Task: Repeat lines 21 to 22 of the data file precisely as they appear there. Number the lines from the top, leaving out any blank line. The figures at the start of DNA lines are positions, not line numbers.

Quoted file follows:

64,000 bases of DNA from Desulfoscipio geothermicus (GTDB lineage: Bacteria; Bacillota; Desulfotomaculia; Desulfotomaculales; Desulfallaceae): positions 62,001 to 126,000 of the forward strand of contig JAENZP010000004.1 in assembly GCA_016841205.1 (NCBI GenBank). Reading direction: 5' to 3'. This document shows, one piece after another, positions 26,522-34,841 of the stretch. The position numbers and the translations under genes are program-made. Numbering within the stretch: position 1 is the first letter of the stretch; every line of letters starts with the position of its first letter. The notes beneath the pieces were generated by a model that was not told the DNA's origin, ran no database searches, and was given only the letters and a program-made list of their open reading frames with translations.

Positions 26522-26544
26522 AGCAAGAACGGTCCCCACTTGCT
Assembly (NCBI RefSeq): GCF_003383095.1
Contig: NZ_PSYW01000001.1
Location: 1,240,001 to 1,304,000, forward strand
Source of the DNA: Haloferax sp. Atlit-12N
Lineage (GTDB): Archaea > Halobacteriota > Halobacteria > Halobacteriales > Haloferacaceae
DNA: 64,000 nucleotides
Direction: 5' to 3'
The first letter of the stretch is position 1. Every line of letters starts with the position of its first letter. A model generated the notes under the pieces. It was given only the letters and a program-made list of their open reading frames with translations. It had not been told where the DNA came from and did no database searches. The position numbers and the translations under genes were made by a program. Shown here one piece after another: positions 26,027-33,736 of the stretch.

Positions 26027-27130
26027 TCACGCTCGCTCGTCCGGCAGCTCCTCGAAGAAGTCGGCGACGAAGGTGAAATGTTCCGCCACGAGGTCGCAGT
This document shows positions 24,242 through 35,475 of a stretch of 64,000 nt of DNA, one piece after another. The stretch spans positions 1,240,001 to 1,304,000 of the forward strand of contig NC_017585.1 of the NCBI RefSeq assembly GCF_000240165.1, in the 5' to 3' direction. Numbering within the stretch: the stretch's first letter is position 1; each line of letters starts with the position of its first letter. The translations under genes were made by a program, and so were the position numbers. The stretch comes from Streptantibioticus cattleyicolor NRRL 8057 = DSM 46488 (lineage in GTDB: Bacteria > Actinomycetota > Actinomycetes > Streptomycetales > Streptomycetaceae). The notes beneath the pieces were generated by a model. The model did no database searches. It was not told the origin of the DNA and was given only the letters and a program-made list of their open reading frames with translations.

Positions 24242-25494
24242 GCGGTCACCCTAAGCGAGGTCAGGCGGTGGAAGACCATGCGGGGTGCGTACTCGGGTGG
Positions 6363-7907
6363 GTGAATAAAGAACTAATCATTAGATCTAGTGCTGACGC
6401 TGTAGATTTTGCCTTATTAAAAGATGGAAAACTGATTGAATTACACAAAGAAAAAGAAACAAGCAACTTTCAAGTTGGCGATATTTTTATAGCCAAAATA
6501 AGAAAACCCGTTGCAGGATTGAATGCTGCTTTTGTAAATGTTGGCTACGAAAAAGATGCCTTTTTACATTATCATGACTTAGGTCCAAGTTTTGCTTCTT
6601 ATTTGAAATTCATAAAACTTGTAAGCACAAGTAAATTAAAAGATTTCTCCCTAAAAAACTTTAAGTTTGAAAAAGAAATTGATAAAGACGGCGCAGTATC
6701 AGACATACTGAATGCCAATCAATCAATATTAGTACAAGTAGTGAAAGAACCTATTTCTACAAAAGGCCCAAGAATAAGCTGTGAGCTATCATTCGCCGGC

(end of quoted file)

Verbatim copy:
6601 ATTTGAAATTCATAAAACTTGTAAGCACAAGTAAATTAAAAGATTTCTCCCTAAAAAACTTTAAGTTTGAAAAAGAAATTGATAAAGACGGCGCAGTATC
6701 AGACATACTGAATGCCAATCAATCAATATTAGTACAAGTAGTGAAAGAACCTATTTCTACAAAAGGCCCAAGAATAAGCTGTGAGCTATCATTCGCCGGC